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The summary below was written by the Congressional Research Service, which is a nonpartisan division of the Library of Congress, and was published on Mar 26, 2015.
Police Creating Accountability by Making Effective Recording Available Act of 2015 or the Police CAMERA Act
Amends the Omnibus Crime Control and Safe Streets Act of 1968 to authorize the Assistant Attorney General for the Office of Justice Programs to make grants to states, local governments, and Indian tribes to purchase or lease body-worn cameras for use by law enforcement officers, and for expenses related to the implementation of a body-worn camera program, in order to deter excessive force, improve accountability and transparency of use of force by law enforcement officers, assist in responding to complaints against officers, and improve evidence collection.
Requires a grantee to: (1) develop, with community input, policies for the safe and effective use of body-worn cameras, for the secure storage, handling, and destruction of data collected, for protecting the privacy rights of any individual who may be recorded, and for the release of any data collected in accordance with the open records laws of the state; and (2) conduct periodic evaluations of the security of the storage and handling of the body-worn camera data.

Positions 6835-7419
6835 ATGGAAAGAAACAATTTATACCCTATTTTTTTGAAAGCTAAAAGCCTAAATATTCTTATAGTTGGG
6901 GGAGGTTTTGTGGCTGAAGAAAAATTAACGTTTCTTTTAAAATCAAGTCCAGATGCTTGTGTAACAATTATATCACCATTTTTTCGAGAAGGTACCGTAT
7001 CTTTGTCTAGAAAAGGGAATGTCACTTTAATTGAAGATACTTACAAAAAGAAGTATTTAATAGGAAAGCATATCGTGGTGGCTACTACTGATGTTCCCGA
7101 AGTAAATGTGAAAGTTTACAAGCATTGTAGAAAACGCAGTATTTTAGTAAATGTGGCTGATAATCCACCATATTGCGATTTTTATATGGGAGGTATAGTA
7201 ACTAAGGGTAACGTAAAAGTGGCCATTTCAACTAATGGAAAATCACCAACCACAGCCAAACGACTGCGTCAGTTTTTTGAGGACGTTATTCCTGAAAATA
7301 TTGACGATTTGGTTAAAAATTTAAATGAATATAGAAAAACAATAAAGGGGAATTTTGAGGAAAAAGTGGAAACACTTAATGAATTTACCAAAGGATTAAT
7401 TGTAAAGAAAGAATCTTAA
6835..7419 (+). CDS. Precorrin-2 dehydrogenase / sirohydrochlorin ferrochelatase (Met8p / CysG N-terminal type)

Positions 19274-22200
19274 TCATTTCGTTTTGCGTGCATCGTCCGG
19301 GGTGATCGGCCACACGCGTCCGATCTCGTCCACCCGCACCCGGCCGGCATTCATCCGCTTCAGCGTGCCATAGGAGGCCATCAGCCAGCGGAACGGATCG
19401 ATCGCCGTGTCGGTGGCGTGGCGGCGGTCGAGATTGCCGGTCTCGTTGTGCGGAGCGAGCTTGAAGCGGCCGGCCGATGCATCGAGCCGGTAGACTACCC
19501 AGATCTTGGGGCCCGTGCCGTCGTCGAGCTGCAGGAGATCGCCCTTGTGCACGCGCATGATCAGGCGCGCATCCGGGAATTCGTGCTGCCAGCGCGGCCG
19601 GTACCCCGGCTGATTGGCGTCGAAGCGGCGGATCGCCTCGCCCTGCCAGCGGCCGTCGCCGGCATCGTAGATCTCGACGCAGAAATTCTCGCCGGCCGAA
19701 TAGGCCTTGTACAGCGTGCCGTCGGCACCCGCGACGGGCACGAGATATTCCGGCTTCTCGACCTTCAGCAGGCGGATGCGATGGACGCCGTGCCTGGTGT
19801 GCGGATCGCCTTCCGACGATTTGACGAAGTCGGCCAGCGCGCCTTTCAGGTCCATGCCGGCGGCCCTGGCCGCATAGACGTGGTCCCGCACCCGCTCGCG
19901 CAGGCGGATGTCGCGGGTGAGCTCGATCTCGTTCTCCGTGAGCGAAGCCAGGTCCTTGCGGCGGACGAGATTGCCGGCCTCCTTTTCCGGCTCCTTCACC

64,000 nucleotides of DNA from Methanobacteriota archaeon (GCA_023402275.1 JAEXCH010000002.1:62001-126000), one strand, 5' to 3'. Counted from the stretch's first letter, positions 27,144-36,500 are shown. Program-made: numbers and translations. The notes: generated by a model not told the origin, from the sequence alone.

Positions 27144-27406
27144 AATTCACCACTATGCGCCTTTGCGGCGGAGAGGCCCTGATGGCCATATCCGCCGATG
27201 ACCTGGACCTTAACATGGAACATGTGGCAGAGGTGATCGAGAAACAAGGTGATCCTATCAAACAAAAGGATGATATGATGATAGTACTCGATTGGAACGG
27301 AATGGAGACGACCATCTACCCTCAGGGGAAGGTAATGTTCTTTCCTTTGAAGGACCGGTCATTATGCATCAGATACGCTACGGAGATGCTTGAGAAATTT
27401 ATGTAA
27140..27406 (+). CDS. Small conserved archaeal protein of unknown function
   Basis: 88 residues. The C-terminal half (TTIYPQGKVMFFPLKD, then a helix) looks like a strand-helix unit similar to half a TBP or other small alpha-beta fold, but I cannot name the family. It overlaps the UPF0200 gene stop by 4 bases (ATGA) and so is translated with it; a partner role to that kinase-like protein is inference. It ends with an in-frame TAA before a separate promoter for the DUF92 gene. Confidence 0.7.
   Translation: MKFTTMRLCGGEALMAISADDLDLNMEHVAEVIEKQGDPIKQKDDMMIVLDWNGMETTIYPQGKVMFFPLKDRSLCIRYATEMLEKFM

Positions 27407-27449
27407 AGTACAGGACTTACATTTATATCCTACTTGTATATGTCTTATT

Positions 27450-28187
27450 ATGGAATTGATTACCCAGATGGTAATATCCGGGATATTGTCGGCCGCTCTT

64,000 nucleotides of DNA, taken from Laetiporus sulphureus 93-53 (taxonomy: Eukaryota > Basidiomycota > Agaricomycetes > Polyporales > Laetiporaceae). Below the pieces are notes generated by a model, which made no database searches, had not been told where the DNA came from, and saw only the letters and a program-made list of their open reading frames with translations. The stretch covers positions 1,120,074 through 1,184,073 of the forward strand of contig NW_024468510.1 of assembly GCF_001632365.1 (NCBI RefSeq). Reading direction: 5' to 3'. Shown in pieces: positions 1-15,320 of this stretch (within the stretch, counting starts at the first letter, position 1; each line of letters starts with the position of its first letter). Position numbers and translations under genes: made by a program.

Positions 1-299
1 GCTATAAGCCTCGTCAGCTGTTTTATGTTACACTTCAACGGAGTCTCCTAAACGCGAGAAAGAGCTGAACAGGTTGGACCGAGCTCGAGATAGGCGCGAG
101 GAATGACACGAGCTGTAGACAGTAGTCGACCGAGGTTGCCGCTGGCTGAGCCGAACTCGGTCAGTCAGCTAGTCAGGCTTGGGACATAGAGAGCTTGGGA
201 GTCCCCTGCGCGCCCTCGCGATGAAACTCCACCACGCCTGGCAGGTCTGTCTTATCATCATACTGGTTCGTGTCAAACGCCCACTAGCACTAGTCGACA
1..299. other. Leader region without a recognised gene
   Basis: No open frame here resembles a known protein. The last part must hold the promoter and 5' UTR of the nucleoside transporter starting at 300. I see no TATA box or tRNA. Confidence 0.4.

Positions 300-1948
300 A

Requires a grantee to adopt data collection and retention protocols that:
require an officer wearing a camera to provide an explanation if an activity that is required to be recorded is not recorded and to obtain a crime victim's or witness's consent to be recorded before interviewing him or her; minimize the collection of data unrelated to a legitimate law enforcement purpose; require the system used to store collected data to log all viewing, modification, or deletion of such data and to prevent its unauthorized access or disclosure; prohibit any law enforcement officer from accessing the stored data without an authorized purpose; require the law enforcement agency to collect and report data on incidences of use of force, the number of complaints filed against officers, the disposition of such complaints, and the number of times camera footage is used for evidence collection in investigations of crimes; and allow an individual to file a complaint with a law enforcement agency relating to the improper use of such cameras. Allows data collected by a grantee to be used only in internal and external investigations of misconduct by a law enforcement agency or officer, if there is reasonable suspicion that a recording contains evidence of a crime, or for limited training purposes. Prohibits a grantee from transferring any collected data to another law enforcement or intelligence agency, with specified exceptions for investigations of crimes and civil rights violations.
Directs the Assistant Attorney General to study and report to Congress on the efficacy of body-worn cameras.